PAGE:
Alabama Student Loans
The state of Alabama has a rich history and is known for its famous residents, like Rosa Parks.
It was in Montgomery, Alabama, the state capital, that Rosa Parks set off a chain of events that changed American history when she refused to sit at the back of a Montgomery bus per the prevailing segregation laws of that time. Today, Alabama institutions of higher learning are bastions of diversity.
According to the Alabama Commission on Higher education, the state includes the following types of institutions of higher education:
- Community colleges
- State colleges and universities
- Private colleges and universities
- Technical colleges
According to College Stats, there are at least 90 schools offering coursework in higher education. Of course, the criteria for admission vary at each school. According to U.S. News, the following schools are among the most competitive in terms of acceptance:
- Concordia College: Situated in Selma, the college accepts 32.57 percent of applicants; that’s about one in three students.
- Oakwood University: Located in Huntsville, the university admits 34.35 percent of hopefuls; that’s about one out of every three applicants.
- Tuskegee University: Found in Tuskegee, the school has an acceptance rate of 41.36 percent, which is a little more than two out of every five students who apply.
- Stillman College: Located in Tuscaloosa, approximately two out of every applicants will be successful as the college has an acceptance rate of 40.95 percent.
As Together We Teach Reports, the top five largest cities by population in Alabama are:
Students who are drawn to a more metropolitan setting can therefore consider schools in these population-dense areas, which include the University of Alabama at Birmingham, Alabama State University (Montgomery), University of South Alabama (Mobile), University of Alabama in Huntsville, and the University of Alabama (Tuscaloosa). Each of these cities has more than one college or university from which to choose. While the best practice is not to pick a college in terms of geography alone (unless it’s necessary), this factor is always an important consideration, and it’s great that Alabama cities offer a range of options.
It is always important to keep in mind during the college selection process that most public state schools assess higher tuition rates for out-of-state residents. However, student who pay in-state tuition will still want to consider which schools offer the best value. According to College Calc, the top five Alabama schools with the lowest in-state tuition rates for Alabama residents are:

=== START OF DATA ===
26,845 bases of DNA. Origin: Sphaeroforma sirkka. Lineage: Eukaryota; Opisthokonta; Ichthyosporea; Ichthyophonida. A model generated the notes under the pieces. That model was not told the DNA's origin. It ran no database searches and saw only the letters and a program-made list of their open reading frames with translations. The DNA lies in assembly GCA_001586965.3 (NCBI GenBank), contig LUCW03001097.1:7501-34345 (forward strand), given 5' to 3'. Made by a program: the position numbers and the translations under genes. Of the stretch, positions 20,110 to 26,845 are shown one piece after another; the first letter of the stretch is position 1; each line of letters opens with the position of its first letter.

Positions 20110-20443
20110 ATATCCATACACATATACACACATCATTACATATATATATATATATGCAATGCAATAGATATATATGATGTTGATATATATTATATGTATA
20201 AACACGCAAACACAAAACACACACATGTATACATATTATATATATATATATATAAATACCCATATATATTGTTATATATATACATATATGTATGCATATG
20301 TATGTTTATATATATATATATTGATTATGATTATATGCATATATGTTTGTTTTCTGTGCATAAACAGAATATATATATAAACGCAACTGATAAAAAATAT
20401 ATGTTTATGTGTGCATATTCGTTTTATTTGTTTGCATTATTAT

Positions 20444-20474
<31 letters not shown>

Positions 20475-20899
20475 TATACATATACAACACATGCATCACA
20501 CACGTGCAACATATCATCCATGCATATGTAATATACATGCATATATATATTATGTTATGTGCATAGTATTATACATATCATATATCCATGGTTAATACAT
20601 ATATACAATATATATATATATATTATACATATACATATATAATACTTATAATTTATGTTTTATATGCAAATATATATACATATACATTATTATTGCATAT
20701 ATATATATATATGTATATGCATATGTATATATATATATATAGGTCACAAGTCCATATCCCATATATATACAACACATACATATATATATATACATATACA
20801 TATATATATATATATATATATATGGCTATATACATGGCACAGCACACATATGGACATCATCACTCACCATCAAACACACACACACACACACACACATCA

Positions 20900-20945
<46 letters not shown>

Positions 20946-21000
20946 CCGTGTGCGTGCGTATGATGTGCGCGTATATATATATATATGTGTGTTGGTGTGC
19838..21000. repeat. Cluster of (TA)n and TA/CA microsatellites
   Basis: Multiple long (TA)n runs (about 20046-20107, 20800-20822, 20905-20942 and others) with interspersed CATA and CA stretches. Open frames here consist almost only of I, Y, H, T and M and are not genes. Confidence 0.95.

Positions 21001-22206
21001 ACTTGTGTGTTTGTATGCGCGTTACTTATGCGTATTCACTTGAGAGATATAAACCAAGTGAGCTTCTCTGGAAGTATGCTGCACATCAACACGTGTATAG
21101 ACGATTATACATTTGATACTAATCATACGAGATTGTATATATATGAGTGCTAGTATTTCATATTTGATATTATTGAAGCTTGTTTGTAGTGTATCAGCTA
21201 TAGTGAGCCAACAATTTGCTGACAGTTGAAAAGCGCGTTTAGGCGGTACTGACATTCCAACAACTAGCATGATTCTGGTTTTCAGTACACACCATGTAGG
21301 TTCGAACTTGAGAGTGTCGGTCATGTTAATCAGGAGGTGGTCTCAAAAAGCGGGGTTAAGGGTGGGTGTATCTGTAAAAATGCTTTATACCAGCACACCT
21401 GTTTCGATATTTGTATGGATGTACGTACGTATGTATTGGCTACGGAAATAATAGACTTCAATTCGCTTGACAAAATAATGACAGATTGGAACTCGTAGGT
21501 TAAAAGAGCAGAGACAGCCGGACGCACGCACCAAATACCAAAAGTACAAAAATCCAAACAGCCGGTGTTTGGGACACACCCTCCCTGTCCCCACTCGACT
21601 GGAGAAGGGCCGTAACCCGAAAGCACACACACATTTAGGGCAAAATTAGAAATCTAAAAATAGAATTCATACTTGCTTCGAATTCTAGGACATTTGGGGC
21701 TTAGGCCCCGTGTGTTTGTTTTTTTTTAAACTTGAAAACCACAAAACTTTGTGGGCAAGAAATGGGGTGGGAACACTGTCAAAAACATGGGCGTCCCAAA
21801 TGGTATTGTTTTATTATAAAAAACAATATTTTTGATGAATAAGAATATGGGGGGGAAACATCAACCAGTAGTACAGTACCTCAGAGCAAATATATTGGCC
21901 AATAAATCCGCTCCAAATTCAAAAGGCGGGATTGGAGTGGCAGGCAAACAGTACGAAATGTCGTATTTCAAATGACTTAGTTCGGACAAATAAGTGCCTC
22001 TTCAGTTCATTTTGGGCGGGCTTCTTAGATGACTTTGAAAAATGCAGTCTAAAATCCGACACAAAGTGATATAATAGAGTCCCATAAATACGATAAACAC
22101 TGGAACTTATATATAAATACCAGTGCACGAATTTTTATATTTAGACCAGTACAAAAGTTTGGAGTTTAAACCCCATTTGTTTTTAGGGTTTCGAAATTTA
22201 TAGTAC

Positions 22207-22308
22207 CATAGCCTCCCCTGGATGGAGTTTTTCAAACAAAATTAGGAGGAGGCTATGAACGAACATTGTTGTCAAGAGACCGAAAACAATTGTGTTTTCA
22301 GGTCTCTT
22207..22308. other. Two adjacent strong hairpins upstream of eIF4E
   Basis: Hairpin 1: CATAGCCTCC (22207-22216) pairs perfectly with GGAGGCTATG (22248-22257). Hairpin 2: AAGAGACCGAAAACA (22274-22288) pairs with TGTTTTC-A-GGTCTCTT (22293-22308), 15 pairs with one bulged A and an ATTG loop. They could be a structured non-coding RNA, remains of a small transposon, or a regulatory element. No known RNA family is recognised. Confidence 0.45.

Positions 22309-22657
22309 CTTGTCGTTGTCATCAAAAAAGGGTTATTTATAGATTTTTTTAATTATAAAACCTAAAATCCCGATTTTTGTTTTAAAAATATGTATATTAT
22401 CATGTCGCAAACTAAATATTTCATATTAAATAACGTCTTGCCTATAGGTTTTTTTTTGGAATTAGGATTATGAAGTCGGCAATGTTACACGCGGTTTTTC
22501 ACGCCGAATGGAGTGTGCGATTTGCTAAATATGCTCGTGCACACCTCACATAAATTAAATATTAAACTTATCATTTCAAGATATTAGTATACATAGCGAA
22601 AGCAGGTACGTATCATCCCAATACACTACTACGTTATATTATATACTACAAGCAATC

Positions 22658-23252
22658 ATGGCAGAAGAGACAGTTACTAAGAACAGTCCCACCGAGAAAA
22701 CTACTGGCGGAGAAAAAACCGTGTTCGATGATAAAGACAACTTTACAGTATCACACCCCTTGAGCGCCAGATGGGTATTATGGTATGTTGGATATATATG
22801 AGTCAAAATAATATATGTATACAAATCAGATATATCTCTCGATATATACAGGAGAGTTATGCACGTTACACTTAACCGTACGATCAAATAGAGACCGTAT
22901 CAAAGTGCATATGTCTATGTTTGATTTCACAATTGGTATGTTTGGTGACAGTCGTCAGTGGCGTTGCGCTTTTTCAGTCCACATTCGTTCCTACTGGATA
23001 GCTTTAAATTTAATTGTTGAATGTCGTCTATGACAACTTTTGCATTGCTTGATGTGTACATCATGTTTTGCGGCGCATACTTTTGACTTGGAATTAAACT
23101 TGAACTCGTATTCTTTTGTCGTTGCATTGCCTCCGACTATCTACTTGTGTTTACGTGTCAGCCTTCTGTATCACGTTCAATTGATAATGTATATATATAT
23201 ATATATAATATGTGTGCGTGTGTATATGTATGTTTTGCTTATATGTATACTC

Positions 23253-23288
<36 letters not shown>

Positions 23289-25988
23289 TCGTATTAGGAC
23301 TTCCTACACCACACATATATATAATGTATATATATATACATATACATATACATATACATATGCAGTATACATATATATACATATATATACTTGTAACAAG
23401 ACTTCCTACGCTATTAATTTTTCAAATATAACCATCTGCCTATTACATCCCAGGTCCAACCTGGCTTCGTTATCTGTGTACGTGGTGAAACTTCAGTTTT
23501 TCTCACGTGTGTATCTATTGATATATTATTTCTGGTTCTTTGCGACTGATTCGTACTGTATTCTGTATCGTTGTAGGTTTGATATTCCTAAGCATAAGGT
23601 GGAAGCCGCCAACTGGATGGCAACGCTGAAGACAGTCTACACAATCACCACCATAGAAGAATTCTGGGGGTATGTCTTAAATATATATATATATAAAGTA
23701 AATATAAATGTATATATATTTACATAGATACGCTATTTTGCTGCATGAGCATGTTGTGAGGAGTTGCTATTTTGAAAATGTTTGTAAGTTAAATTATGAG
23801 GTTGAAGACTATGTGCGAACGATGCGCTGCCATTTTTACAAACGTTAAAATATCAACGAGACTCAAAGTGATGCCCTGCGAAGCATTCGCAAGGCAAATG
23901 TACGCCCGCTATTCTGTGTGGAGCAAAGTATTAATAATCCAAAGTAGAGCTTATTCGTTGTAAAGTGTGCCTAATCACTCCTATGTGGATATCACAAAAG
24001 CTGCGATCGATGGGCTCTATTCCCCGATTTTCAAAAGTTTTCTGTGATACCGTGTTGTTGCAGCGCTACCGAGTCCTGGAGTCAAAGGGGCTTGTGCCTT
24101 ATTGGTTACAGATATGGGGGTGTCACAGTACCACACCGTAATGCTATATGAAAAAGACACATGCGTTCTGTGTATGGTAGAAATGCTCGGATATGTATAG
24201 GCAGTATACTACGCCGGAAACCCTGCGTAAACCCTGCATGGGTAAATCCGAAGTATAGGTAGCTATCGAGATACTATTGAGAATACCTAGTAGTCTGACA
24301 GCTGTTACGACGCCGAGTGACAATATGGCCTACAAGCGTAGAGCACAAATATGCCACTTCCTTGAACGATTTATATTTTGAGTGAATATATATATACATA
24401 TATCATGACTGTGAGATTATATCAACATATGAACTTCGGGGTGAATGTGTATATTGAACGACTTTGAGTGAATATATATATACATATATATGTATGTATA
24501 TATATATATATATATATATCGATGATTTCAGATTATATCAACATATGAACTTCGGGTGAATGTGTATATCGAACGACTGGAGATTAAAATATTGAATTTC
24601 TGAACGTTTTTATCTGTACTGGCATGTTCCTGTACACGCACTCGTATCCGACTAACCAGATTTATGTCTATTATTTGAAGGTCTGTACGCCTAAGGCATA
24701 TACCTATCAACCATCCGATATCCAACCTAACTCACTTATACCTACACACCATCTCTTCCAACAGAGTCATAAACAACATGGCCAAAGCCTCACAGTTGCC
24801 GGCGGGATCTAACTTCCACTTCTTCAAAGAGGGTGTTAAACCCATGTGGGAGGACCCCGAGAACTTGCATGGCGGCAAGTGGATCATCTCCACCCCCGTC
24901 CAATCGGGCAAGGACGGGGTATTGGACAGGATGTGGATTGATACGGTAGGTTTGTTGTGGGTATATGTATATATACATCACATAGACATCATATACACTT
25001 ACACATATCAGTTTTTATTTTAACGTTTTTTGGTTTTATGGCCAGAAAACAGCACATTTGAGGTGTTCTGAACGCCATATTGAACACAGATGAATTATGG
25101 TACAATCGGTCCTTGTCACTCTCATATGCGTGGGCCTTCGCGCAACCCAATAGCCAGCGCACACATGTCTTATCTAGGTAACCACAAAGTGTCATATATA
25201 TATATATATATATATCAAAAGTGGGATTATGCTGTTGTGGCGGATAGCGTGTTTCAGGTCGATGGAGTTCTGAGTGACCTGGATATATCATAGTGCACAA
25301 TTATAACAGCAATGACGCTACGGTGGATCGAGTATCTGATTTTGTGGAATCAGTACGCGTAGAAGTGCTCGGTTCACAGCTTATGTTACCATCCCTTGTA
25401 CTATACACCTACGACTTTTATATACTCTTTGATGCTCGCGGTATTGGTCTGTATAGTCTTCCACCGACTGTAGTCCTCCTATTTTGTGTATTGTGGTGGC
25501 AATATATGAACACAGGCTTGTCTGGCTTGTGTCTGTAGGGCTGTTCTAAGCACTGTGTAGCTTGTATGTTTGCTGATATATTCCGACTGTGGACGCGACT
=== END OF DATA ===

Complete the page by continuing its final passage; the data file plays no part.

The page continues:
- Huntsville Bible College
- Columbia Southern University (Orange Beach)
- Alabama A & M University (Normal)
- University of North Alabama (Florence)
- Selma University
According to Pay Scale, the following five schools of higher learning offer the best value for students who pay out-of-state tuition (Note: in the context of this list, the best value means the best return on investment, in terms of employment prospects and other criteria, for educational dollars spent):
- University of Alabama at Huntsville
- Auburn University (in Auburn)
- University of Alabama – Main Campus (Tuscaloosa)
- University of South Alabama (Mobile)
- Troy University (in Troy)
The college selection process is one of the most important and exciting steps to entering college. For students who have selected their short list of schools to apply to, a major concern will likely be how to pay for school. The best practice is to get up to speed on all forms of available federal aid. As a rule of thumb, students will want to exhaust all forms of free or gift aid, such as grants and scholarships. The next option is loans, with a general preference for federal loans as they tend to offer the lowest interest rates and most favorable repayment terms.
- Borrow only what you need (KHEAA’s Loan Repayment Calculator is a helpful tool).
- Check employment rates and salary prospects for your intended course of study.
- Student loans can only be borrowed to directly pay for tuition and the costs associated with attendance, like room and board.
- After graduation, a student’s repayment history will impact (positively or negatively) his credit report and rating.
There is a lot of advice in circulation about how to make the best decisions about borrowing. A helpful rule of thumb is to keep the total amount borrowed as low as possible between all lending sources; however, there is no one-size-fits-all advice for paying for college. The best practice is to be informed about the reality of borrowing and make a smart decision.